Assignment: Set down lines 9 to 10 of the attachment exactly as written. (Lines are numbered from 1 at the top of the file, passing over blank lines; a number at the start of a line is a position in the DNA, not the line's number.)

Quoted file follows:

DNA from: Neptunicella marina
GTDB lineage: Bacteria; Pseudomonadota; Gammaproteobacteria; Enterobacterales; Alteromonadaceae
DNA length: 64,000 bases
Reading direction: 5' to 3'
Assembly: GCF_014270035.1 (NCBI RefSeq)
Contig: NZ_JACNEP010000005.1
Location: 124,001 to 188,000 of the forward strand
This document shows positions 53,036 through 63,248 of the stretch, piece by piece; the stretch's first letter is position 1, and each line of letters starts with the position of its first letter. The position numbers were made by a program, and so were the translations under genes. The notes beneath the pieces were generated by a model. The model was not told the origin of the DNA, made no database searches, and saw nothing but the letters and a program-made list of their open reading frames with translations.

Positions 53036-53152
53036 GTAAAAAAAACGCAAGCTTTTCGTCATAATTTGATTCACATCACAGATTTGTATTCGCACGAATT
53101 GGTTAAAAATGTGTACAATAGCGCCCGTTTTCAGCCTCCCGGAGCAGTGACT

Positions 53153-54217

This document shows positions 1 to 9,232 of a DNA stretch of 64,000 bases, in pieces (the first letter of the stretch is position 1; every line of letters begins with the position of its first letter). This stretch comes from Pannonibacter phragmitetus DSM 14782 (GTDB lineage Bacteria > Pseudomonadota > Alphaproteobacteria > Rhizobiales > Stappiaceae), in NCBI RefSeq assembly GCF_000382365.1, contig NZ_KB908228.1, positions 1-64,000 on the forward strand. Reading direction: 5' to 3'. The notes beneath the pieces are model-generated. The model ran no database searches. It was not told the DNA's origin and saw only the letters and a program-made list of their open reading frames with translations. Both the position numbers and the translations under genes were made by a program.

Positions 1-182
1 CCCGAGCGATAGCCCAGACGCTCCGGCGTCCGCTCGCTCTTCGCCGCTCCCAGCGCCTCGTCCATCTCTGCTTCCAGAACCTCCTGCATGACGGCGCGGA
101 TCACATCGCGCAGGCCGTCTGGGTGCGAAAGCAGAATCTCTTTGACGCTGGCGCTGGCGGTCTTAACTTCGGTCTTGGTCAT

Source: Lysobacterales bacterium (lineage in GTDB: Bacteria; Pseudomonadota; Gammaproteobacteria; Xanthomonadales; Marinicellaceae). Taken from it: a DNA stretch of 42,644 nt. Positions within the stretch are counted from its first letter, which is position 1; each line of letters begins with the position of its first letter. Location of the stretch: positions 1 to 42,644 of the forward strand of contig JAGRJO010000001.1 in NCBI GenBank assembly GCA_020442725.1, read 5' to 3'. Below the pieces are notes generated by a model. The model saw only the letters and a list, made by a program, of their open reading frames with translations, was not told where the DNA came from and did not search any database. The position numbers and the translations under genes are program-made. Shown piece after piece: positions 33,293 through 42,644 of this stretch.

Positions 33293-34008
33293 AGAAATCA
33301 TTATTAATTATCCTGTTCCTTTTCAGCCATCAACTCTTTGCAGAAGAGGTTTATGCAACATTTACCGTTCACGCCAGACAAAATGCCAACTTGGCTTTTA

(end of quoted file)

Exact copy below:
Positions 53036-53152
53036 GTAAAAAAAACGCAAGCTTTTCGTCATAATTTGATTCACATCACAGATTTGTATTCGCACGAATT